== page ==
Lateral Pelvic Tilt and its Corrective Treatment

Lateral Pelvic Tilt and its Corrective Treatment

What is Lateral pelvic tilt?

When one hip is higher than the other, this is referred to as a lateral pelvic tilt. This causes unilateral muscular imbalances all across the body. The pelvis should be parallel to the ground and parallel to your shoulder. Some muscles are taught, whereas others are stretched and weak.

The Quadratus lumborum is the primary muscle responsible for pelvic lateral shift because it allows the pelvis to flex from side to side. Stabilize the pelvis as well. As this muscle tightens on one side of the spine, it pulls the pelvis up, causing a lateral pelvic tilt. Likewise, the hip abductor muscle weakens.

To determine whether you have a lateral tilted hip, stand in front of a mirror, position your hands on the highest point of your waistline, hold both ends of a rope in your palm, and compare the level of the rope. level of the rope should be equal.

Causes can be:

Other reasons may include sub-optimal habits (such as constantly leaning on one leg or sitting on one buttock), leg-length disparity, and neurological conditions (any disease that interferes with the nerve supply to the pelvic and hip muscles).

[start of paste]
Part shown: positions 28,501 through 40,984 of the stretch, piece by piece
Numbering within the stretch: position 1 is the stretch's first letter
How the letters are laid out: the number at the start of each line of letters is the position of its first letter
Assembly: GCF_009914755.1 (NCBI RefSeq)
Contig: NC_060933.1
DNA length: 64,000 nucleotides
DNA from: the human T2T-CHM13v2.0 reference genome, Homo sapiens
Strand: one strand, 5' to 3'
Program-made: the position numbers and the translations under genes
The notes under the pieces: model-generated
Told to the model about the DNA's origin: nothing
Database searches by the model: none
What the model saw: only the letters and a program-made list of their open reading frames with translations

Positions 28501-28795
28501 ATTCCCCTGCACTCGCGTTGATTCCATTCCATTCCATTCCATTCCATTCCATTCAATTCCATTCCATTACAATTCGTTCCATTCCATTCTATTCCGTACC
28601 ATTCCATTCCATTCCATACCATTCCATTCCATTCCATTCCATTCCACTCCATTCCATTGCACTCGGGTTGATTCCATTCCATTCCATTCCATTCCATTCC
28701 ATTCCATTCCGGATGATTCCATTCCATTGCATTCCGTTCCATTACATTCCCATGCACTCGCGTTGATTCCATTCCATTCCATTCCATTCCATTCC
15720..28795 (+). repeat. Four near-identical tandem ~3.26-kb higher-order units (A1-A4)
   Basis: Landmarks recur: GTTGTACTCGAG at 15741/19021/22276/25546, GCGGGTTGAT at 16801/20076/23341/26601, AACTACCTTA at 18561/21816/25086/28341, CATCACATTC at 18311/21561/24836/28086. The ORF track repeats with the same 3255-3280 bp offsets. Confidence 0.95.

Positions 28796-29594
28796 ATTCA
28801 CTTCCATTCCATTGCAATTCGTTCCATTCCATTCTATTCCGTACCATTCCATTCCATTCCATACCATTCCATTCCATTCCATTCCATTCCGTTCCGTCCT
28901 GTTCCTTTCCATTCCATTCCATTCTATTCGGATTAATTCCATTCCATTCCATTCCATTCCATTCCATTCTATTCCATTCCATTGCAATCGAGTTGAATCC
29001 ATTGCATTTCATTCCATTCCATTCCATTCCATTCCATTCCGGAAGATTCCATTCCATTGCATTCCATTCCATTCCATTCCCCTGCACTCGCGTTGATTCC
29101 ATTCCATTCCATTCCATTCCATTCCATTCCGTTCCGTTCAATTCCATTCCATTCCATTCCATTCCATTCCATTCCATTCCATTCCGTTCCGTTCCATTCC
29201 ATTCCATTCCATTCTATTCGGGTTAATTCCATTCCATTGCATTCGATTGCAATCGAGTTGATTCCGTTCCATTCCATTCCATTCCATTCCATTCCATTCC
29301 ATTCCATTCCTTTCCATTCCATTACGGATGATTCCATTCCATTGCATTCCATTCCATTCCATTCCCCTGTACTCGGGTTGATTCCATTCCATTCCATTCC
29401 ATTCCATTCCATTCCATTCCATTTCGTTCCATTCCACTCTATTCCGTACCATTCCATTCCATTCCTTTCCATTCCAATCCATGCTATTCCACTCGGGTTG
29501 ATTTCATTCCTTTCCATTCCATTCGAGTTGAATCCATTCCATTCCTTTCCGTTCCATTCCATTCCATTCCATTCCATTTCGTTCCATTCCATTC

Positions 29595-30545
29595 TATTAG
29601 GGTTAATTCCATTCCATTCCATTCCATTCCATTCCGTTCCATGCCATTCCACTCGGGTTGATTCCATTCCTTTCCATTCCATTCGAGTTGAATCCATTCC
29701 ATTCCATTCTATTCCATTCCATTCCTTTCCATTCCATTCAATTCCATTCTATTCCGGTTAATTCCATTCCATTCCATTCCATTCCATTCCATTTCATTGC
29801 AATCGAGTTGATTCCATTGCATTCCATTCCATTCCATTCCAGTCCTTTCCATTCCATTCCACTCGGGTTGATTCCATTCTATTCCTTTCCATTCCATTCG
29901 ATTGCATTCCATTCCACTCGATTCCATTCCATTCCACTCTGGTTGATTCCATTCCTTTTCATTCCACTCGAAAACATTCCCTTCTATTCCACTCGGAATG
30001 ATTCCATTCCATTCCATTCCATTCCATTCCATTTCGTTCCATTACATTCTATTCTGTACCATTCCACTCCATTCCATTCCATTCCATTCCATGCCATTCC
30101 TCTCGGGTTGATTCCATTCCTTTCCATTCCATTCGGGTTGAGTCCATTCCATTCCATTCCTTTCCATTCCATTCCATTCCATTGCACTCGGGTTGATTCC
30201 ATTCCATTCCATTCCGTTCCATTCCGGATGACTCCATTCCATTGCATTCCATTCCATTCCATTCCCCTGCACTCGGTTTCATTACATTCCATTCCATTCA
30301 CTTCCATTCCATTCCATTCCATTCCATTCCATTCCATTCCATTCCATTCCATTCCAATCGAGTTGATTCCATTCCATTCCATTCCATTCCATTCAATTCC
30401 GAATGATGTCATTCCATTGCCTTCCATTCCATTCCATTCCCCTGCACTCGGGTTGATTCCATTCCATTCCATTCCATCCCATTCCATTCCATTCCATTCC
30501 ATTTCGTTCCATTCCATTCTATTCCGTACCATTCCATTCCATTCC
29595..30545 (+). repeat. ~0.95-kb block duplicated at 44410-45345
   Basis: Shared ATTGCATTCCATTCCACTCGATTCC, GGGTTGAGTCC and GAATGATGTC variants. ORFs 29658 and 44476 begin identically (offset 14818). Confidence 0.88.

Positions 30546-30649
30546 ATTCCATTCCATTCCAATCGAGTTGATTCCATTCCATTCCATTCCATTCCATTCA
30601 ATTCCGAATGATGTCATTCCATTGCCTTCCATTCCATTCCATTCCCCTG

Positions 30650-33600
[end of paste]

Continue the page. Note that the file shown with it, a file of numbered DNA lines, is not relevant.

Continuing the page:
Lateral Pelvic Tilt can result in:

back & hip pain, unbalanced walking, and poor spine alignment, more chronic patients may develop scoliosis.


  • Stretching exercise (for Quadratus lumborum, Adductor of the affected side, gluteus medius & Tensor fascia lata),
  • Stretching of hip flexor and abdominal muscles,
  • Muscle Release Therapy,
  • MFR technique,
  • Strengthening exercises on the weaker side (for glutes & hamstring),
  • Reverse leg raise, reverse standing leg raise,
  • Hip realignment (lie on your back with your feet against a wall and your knee and hip should be at 90 degrees, use the affected side to press your leg into the wall, and at the same time press your same hip down with your hand, hold for 10 seconds)
  • Clamshells,
  • Side planks,
  • Foam roller of lower back/piriformis/hamstring & IT band.

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